Kudukhov definitely attacked more, something like 9 or 10 attacks to 4 of Goygereev's although nothing like 90% of the total attacks, but frankly, he was pretty sloppy by his standards, and some of the attacks were more "feeler" or setup type of moves, e.g. a swipe attempting an ankle pick and four different snap-down attempts late in the second.

 

Goygereev was more calculated and took shots only when there was a clear opening, but when he took a shot, he always created action. He got in all three times he attempted singles: a sweep single that created a good scramble but no score, another single that led to a good scramble, and a third single in which he got in pretty good but gave up a TD (in my opinion, mainly because he gassed hard and didn't have the fight he had in the first period, when he kept much better position throughout).

 

The 3-pointer was 100% legit, with Kudukhov's back clearly breaking 90 degrees, his hips and legs being whipped over to the point that he had to bail out on his takedown attempt and belly down. It was easily the best move of the match and very deserving of the 3.

 

I think what bothers some, and me too, is the image of Goygereev sucking wind like his lungs were collapsing late in the second while Kudukhov dutifully mounted his high-pressure attack, because we are conditioned to want the wrestler with more offensive attempts to win. But to me, the marginally better man won a very close match that day. Goygereev controlled the tie-ups better and was in better position the majority of the time, hit by far the best move of the day, and faded hard in the end to let Kudukhov catch up in scoring but scored the final TD to win it in the end anyway.

 

As for the 1 vs. 2 point TD debate, I feel the same way bwh27 does. I would be 100% in favor of the 2-pt TD if it weren't for the asinine 7-pt TF rule. With that rule in place, I marginally favor the 1-pt TD.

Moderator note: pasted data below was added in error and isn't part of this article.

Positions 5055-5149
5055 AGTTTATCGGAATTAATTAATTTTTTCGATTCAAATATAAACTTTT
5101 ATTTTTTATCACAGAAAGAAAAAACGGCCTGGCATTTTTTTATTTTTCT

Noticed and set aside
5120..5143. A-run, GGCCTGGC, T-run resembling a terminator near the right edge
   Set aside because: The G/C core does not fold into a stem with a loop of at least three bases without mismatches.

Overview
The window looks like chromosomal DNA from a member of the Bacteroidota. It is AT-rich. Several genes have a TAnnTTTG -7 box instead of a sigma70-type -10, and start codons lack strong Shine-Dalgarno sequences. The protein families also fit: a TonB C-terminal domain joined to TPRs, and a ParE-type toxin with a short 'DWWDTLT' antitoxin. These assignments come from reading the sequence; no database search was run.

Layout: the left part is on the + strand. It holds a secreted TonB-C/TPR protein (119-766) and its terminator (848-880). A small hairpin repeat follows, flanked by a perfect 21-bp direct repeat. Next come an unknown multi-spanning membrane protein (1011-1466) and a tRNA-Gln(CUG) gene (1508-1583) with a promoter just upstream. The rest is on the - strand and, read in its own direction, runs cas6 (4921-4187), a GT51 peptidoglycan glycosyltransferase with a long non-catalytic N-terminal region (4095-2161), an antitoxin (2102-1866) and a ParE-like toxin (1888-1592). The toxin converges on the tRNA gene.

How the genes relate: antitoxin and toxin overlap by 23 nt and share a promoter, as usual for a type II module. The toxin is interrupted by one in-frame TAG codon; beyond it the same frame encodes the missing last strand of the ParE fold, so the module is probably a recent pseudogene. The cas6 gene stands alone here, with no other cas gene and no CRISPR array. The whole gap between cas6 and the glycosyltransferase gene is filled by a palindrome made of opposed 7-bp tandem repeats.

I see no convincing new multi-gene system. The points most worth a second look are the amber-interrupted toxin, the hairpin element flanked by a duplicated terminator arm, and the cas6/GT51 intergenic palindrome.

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Did the Russians also ignore the shot clock this weekend? Goygereev blocked out and ran at least half of that match, although I'll agree he had more than10 percent of the attacks.

this match points out why the two out three format helps determines who the better wrestler is

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this match points out why the two out three format helps determines who the better wrestler is

 

I'd classify it more as an outlier than a consistent reason why. The three-period system was one of the culprits in the IOC's recommendation, along with the poor leadership that put it into place.

 

The Russian version of the rules are just that ... their version.

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Just to clarify, Goygereev's last takedown was only scored because Kudukhov had to score or he would lose on criteria (no OT), so he went for broke and hung on.

 

Guys, all I can say is if that's the freestyle you want to see, then keep the rules as the Russians had them. I don't find the move that Goygereev did to be particularly exciting from a casual fan's point of view. Surely not exciting enough to defend the rest of the match and concede 1 point takedowns knowing they won't catch up.

 

Personally, I'd rather see the style where you have to continue to wrestle (ala Jordan Oliver in LA) or you will have a good chance to get beat. I would watch that match 100x in a row over this one, and it's entirely rules based. Both Goygereev and Kudukhov are incredible wrestlers.